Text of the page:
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Making a Bobcat Plow attachment?

Discussion in 'Commercial Snow Removal' started by wvukidsdoc, Jul 15, 2009.

  1. wvukidsdoc

    wvukidsdoc Junior Member
    from AK
    Messages: 4

    I've had a look at past threads and google, and several YouTube videos and need an opinion. I'm in Alaska, fairly big drive to plow, but several tight turns. I have been using a homebrew setup of an old small Western plow on a Fisher A frame, running with a Haldex 4 way electric over hydraulic pump all mounted on an old Fisher mount I welded up for my '99 K2500 Suburban. Setup works well, the Suburban does not in this application but it is the 4wd I have available for the job (which I knew going in, I used to plow for a friends dad in Erie, doing parking lots in a Suburban.)

    Jump ahead, got a good deal for up here (equipment is pricey in AK) on a little ole 443B Bobcat (replaced by the 463 series) I needed for some landscaping and general yardwork anyway, the little 36" wide model. I've seen a lot of good video now of people plowing even with these little machines, and figured on taking the original Wester/Fisher setup perhaps even cutting it down to 44-50" or so and using it instead. Benefits are numerous from a logistics standpoint, including if I make it narrow enough of plowing some areas I've been shoveling. The thing I want to know involves opinions on the mounting, not on use actually as it seems like it works.

    I've seen plows attached pretty much mounting a regular plow mount onto the Bobcat flange, both a chain lift mechanism, or a Snowway style hydraulic system, but using the plow mount and assembly itself to do the lift. I've also seen video of simply using the bobcat lift arms to lift instead. This idea actually appeals to me as then I can use my aux hydraulic circuit for angle, and can drive using only the standard bobcat controls. I don't actually know how I could drive and plow using a standard sort of plow (chain lift etc) as both hands are tied up driving the skidsteer. If I use the aux hydraulics for lifting, I'd have to have a manifold/valve setup then to angle, which I probably have the valves for, but seems a bit of extra complexity. Anyway I'm trying to figure out the benefit of doing the lift conventially (which more people seem to do) instead of doing what seems simpler to me. This is just for personal use, but I want to do it smart the first time.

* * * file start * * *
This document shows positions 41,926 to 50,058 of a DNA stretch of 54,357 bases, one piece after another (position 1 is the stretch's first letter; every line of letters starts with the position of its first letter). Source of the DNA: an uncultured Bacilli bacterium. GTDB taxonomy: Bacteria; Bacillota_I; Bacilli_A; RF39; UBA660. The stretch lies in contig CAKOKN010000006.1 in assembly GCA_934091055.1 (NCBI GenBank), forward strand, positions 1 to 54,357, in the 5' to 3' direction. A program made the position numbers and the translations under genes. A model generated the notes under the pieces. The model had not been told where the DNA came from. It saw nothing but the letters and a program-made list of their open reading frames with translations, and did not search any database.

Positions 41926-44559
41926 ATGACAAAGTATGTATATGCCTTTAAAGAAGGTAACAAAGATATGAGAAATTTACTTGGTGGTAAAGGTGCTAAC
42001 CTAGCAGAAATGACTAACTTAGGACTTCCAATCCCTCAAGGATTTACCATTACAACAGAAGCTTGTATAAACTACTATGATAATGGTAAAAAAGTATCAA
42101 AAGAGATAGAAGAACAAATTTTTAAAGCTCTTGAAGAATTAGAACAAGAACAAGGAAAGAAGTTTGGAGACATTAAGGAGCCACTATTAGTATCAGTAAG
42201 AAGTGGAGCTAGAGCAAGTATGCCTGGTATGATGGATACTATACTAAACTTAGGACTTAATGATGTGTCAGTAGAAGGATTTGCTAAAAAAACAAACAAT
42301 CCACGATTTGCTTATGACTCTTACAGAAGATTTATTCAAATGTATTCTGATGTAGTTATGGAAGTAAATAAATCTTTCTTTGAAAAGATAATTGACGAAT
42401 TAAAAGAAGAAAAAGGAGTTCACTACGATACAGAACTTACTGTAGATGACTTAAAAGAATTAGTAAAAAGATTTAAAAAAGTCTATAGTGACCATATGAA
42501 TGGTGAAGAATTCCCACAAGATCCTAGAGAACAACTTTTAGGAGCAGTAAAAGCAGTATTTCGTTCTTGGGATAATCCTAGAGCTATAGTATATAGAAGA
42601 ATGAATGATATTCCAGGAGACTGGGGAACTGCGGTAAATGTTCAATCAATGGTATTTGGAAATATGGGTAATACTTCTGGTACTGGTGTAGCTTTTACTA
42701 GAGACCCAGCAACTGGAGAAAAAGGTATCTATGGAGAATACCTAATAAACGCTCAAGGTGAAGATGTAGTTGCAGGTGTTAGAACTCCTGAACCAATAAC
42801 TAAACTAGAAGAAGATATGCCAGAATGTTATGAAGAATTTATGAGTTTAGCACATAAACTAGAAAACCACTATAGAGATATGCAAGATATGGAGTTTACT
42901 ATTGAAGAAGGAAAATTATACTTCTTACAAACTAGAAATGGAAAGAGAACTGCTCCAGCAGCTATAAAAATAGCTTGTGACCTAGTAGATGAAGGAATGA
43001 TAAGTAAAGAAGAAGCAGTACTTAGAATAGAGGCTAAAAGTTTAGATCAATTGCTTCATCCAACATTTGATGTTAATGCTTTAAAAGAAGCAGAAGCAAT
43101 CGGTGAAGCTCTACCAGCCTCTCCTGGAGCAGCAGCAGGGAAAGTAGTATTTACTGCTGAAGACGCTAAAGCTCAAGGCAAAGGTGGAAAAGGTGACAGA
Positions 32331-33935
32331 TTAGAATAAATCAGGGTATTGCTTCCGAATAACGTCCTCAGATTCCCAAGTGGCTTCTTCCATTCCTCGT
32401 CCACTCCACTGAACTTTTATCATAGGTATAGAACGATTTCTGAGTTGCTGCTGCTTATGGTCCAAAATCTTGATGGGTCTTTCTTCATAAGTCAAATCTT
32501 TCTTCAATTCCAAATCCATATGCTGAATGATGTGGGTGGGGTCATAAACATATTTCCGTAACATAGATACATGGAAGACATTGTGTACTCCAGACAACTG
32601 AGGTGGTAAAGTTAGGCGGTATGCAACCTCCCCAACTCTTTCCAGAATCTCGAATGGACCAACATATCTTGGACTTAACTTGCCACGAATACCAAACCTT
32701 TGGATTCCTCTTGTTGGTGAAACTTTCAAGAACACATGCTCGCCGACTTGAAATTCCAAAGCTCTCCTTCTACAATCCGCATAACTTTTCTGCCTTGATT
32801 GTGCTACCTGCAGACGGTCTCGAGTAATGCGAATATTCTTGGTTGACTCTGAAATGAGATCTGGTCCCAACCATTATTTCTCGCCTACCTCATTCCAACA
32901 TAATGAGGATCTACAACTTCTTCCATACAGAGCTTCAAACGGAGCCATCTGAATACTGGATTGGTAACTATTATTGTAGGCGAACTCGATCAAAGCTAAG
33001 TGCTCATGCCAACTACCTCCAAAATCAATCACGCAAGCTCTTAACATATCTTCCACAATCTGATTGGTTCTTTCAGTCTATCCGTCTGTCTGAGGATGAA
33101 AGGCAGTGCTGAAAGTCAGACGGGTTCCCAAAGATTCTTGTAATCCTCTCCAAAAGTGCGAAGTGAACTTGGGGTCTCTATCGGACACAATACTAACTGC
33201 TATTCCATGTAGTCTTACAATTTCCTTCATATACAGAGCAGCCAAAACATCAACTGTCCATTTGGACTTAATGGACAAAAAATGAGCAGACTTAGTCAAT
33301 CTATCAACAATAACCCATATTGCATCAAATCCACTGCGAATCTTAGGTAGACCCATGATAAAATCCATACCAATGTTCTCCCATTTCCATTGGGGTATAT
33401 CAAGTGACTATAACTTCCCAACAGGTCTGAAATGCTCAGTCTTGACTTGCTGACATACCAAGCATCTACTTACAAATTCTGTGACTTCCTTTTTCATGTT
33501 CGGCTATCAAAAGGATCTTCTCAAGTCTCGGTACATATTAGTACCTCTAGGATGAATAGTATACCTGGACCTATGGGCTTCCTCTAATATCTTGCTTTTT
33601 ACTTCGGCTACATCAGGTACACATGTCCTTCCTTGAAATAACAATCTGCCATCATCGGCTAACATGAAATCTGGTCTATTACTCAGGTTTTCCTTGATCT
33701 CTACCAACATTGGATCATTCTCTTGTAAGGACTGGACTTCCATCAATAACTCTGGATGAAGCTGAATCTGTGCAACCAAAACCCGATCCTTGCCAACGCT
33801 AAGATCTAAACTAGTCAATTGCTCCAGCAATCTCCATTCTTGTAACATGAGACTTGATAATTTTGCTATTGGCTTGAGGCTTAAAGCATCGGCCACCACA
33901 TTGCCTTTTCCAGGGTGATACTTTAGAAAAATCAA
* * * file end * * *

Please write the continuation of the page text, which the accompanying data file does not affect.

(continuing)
Thanks for opinions.
  2. RLM

    RLM PlowSite.com Addict
    Messages: 1,270

    My advise would be don't rely on that little Bobcat to do your drive. We have had 3 started with a 753, now we have a 773 & 873. The 700 series are light (our 873 does much better) in my opion & tend to slide on un-treated surfaces (HOA's we use them on). The problem with bobcats is you have a short wheel base (un-stable for pushing) & you need to break traction to turn (skid-steer). These are my experiences with plows. With buckets, they work great for stacking, diging out doors, etc.
    If it was me I would keep he plow setup you have, use the Bobcat to do the detail work.
  3. wvukidsdoc

    wvukidsdoc Junior Member
    from AK
    Messages: 4

    RLM, I do appreciate the thoughts, and I understand the skidsteer limitations, particularly for the super light, super short wheelbase machine I have. That being said, I've watched pleny of Youtube video now of guys plowing with skidsteers, and even with little 443s and 463s. I do have a Snowway I bought for $250 to put on the burb as it is a bit wider (one of my problems with the present setup) and am not going to trash/sell it just yet. But the burb is a real PITA to turn particularly when I get close to the house. Your point of using both and the Bobcat for that detail work is a good one, could probably eek by with the current bucket. But I'm hoping for one drive, the Bobcat will do the job with a plow. With snow buckets the bigger machines are very popular up here, but I don't think this little 443 will have the nuts for much that way though, so I think I will cut the old Western/Fisher down and see how it goes. I've noted that the "real" Bobcat made plows all just use the lift arms for lift, and as making (yeah you can buy em cheap, but not in AK) an adapter plate and cutting off and welding the A-frame to it will be a joke, I think that is the way I'm going to go. I guess I'll know the down sides if there are any after the first big snow.